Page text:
An uneventful year for the ASX 200 could be about to get a lot more exciting with Australia’s benchmark index perilously close to breaking long-run uptrend support dating back to the start of the coronavirus pandemic. With major risk events arriving in the coming days, headlined by the Federal Reserve’s September interest rate decision, and global bond yields pushing towards cyclical highs on the back of higher energy inflation, the next few days loom as a pivotal moment for the longer-term trajectory.
ASX 200 screams stalemate
Looking at the weekly chart, it screams stalemate. Bulls are staunchly defending the uptrend but are unwilling to push the index meaningfully higher given its checkered history above 7400 over the past few years. Using an analogy from climbers on Mount Everest, it’s the ‘death zone’ for bulls.
With the index yet to breakdown, there’s are grounds for it to continue griding higher in the short-to-medium term. But when looking at the ASX 200 from a fundamental perspective, you must remember over half the index weighting reflects movements in miners and banks. So, you’re essentially taking a view on what happens in those areas.
Source: S&P Global
ASX 200 outlook dependent on banks and miners
On the materials sector, even though it’s down 10% from the highs struck earlier this year, it remains well above levels seen before the China economic reopening excitement arrived late last year. Even though the economic boom that many expected never arrived, and with few signs yet the government will rollout stimulus measures anywhere near the scale seen following the GFC, there’s been no meaningful recalibration of investor expectations yet.
As for the banks, it’s essentially a play on expectations for bad debt provisioning, loan growth and margins. While risks around the former have diminished given the reacceleration in house price growth around the country, it’s hard to get excited about the prospects elsewhere. The cost of capital continues to increase while disposable incomes are getting squeezed, limiting access and demand for credit. Are we likely to see margins and asset growth boom in such an environment? Probably not.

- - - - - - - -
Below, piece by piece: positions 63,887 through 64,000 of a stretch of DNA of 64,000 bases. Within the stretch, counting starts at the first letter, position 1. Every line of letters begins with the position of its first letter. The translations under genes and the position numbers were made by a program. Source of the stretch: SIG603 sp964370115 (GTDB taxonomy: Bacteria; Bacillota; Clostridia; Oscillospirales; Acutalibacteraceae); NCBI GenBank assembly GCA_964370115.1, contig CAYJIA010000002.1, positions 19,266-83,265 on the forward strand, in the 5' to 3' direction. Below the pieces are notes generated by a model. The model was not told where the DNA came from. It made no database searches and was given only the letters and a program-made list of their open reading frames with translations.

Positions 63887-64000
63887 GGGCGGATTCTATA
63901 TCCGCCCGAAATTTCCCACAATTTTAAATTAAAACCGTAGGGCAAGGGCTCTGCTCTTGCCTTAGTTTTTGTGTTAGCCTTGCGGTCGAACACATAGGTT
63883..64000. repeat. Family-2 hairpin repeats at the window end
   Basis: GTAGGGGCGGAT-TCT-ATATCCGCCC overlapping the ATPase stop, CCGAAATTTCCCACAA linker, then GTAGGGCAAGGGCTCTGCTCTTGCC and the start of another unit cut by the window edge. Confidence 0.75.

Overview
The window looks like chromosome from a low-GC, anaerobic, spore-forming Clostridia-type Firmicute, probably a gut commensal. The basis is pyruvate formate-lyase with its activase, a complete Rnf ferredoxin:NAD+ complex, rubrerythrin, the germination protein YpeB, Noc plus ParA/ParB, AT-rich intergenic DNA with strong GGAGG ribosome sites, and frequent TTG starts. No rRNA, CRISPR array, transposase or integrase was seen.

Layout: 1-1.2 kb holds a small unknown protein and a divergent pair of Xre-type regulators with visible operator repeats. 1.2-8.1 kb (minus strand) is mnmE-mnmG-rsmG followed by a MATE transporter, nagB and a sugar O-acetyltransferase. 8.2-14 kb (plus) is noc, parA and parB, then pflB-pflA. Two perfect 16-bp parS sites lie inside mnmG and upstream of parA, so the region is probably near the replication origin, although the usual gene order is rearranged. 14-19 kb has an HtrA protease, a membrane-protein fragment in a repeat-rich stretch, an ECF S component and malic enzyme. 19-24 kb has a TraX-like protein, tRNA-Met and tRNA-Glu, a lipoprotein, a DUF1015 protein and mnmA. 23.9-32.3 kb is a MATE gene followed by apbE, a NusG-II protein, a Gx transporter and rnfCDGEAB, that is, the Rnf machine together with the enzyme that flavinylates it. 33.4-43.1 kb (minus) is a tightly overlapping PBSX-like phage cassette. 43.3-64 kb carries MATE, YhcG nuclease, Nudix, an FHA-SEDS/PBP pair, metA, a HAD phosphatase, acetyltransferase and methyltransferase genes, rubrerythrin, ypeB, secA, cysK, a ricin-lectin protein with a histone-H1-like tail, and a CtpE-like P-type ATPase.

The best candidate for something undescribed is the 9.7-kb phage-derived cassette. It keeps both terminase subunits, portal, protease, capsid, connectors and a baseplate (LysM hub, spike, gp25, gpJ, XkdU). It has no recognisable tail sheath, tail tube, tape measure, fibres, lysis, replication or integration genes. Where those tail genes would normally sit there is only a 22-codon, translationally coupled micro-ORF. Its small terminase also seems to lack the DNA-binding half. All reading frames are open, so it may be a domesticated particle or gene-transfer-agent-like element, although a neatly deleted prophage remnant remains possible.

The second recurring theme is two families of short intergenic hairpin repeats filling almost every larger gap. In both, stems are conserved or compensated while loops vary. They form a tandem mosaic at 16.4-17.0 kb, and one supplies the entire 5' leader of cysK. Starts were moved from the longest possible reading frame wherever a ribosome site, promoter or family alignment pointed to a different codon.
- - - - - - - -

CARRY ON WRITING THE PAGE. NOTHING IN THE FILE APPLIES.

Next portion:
With the outlook for the two largest components in the ASX 200 hardly compelling, it comes down to what will be the catalyst to drive the market higher? None of the remaining sectors outside healthcare are likely to move the dial. It suggests external factors, such as a rapid reacceleration in the Chinese economy or soft economic landing for developed nations allowing interest rates to be cut, will be likely be required. Without them, it points to a modestly bearish backdrop and potential for the index to breakdown technically.
Big fortnight ahead for ASX 200
Given where the ASX 200 sits on the weekly chart, the next fortnight looks pivotal for its trajectory towards the end of the year and into 2024. It’s currently sitting right on the long-term support line, wedged in by downtrend resistance it’s failed to break on several occasions since July.
If the support were to give way, a push back towards 7000 appears likely. Beyond that, while the index did a plenty of work below 6900 last year, 6400 would be the next major target, coinciding with the 38.2% Fib of the pandemic low-high. As mentioned earlier, the index has a terrible track record above 7400, suggesting a stop above may be suitable should any near-term downside prove to be a false break.